11 Opt-in The process where a Subscriber provides explicit consent, after receiving Notice from the Mobile Marketer. Opt-out The process through which a Subscriber revokes consent after receiving Notice from the Mobile Marketer. An example of an Opt-out process includes, but is not limited to, a Subscriber replying to an SMS message with the phrase stop. Smartphones Electronic handheld device that integrates the functionality of a mobile phone, personal digital assistant (PDA) or other information appliance. SMS Short Message Service, a service for sending text messages on a cellular telephone system. Social Networks A network of personal or business contacts, especially as facilitated by social networking on the Internet. WAP A format of mobile web. Relied on WML markup language and special protocols designed for ultra-efficient transmission of content to limited devices over limited connections. Web 2.0 (Internet) The second generation of the World Wide Web, especially the movement away from static webpages to dynamic and shareable content and social networking. Research Report - Location-based Services for Retailers in Utrecht Page 11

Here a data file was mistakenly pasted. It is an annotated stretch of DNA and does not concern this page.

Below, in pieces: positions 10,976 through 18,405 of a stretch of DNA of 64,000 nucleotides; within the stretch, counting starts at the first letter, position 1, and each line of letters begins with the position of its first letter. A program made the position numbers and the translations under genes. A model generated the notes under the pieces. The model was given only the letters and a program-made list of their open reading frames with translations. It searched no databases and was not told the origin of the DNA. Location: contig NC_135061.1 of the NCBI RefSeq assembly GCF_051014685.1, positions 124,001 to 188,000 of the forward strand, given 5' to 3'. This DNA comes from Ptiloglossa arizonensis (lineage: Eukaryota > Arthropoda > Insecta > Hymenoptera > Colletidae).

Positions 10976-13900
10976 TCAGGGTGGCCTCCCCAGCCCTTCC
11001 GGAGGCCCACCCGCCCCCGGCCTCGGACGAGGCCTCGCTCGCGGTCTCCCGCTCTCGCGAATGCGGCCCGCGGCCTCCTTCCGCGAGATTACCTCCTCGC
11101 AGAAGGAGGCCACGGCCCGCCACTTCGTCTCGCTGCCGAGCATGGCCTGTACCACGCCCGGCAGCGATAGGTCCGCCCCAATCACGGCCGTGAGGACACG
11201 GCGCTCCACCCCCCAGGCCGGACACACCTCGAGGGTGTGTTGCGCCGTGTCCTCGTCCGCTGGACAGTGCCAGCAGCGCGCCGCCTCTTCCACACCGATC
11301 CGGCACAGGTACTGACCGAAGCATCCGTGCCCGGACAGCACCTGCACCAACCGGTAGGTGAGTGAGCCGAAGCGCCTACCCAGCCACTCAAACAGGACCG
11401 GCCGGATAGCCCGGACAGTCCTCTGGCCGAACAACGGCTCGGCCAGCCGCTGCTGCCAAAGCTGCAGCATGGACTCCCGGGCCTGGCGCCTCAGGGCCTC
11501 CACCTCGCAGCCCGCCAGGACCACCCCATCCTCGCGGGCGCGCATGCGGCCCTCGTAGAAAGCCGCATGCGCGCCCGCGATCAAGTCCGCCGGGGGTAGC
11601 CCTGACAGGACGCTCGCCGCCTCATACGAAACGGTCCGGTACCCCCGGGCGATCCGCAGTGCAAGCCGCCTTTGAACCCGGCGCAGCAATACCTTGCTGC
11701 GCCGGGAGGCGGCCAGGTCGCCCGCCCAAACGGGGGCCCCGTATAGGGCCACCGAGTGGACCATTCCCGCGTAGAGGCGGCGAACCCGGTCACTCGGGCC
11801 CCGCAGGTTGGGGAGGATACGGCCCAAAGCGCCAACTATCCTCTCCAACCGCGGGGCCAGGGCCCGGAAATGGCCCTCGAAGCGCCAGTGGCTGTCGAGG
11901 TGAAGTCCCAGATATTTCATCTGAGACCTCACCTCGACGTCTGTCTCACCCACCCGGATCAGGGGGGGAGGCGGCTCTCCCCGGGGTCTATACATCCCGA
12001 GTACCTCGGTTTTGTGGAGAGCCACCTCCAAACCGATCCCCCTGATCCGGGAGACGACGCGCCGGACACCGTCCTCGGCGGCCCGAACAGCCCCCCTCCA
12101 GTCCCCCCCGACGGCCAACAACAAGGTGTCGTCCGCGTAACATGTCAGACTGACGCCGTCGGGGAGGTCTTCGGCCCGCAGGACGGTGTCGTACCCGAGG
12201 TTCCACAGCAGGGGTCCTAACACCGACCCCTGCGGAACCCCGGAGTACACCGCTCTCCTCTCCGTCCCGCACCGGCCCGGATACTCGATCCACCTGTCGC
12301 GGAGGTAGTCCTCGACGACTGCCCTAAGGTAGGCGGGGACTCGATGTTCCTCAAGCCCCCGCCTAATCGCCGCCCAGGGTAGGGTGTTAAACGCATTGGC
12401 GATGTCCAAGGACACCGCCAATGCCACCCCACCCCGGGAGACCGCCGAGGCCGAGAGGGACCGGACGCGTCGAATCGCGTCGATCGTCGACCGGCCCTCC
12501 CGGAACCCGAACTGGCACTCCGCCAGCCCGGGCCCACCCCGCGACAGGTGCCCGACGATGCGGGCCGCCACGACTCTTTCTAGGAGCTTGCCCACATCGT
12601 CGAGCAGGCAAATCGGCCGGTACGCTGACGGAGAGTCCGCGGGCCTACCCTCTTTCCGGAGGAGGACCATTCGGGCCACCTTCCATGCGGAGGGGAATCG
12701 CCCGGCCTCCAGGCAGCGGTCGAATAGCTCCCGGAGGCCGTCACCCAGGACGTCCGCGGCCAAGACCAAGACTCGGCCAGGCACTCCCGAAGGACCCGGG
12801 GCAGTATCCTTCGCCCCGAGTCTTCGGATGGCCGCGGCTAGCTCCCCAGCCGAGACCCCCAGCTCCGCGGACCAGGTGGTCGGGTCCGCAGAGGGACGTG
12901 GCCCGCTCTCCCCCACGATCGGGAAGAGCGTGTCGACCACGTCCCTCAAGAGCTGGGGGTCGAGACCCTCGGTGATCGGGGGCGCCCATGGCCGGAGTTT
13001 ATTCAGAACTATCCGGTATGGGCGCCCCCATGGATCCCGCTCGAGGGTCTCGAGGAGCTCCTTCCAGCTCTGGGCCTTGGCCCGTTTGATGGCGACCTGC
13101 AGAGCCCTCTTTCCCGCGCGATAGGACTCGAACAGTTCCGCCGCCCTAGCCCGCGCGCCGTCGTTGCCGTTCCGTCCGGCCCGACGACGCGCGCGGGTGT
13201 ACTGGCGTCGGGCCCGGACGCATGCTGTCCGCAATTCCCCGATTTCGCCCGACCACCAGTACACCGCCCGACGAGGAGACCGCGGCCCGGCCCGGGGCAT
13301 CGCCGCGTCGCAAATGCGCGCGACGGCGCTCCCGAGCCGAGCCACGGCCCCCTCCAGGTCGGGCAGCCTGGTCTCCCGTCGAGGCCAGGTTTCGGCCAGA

12 1. Theoretical Framework 1.1 Decline of shopping in city centers and its consequences for retailers The paradigm of shopping is changing. Traditionally, one would to come out of their house (or cave, depending on how far back you want to go) and head towards a spot where people would exchange goods and services in return for other items of value or money (with the exception of mailorder services, of course). This dynamic has evolved into the juxtaposition of stores creating shopping areas and malls. In almost every city, if not every, this juxtaposition of stores happened right in the city centers, which has several benefits to both consumers and retailers. Managers of shopping centres not only decide who their tenants will be, but also where they will be located. This results in an overall layout that benefits retailers and consumers alike. (Reimers & Clulow, 2004) Reimers and Clulow (2004) researched the effects of shopping mall size with actual shopping visits. They defined some benefits to the juxtaposition of stores in shopping malls. This could be applicable to city centers as well, provided the center is fairly concentrated and small, which the Utrecht city center is. Benefits for consumers include: Spatial convenience Reduced walking times Time saving Easier for consumer to compare and evaluate products. Benefits for retailers include: Increased likelihood of impulse-buying Increased traffic flow which in turn increases store visits. However, consumers tend to come to the city centers mostly for cultural activities, no longer to have a random shopping spree (Molenaar, 2009; Reijn, 2011). During the Media Battle (a contest between students to come up with crossmedial solutions to problems presented by retailers in a week) between Saxion University of Applied Sciences and University of Applied Sciences Utrecht in Febuary 2011, retailers from Enschede and Utrecht talked about problems concerning the decrease in consumer traffic and the increase in going out of business sales signs, ruining the street s aesthetics. Smaller stores are drowning in the current market, one of the reasons being; the city centers are becoming copies of each other, each with the same major chain-stores taking over where smaller stores used to be. Every city center in the Netherlands will most likely feature a Hema, H&M, Free Record Shop and the like. This makes it less interesting for consumers to come back to the centers, as they all look the same (Molenaar, 2009). It used to be quite common for people to set up shopping trips, head to the city center and spend a day walking around and scour all the stores until they found exactly what they needed, or wanted. Then the internet made its introduction. People found a way to communicate with each other wherever they were, whenever they were there. Of course this started out with simple internet-connected PC s, but especially in recent years, this connection has become far more mobile. The increase in web- and mobile purchasing has created a new set of challenges for retailers. Besides simply ordering from web shops, consumers can now bypass the retailer himself and order straight from the manufacturer, if so desired. Computer brand Dell is a great example of this. Research Report - Location-based Services for Retailers in Utrecht Page 12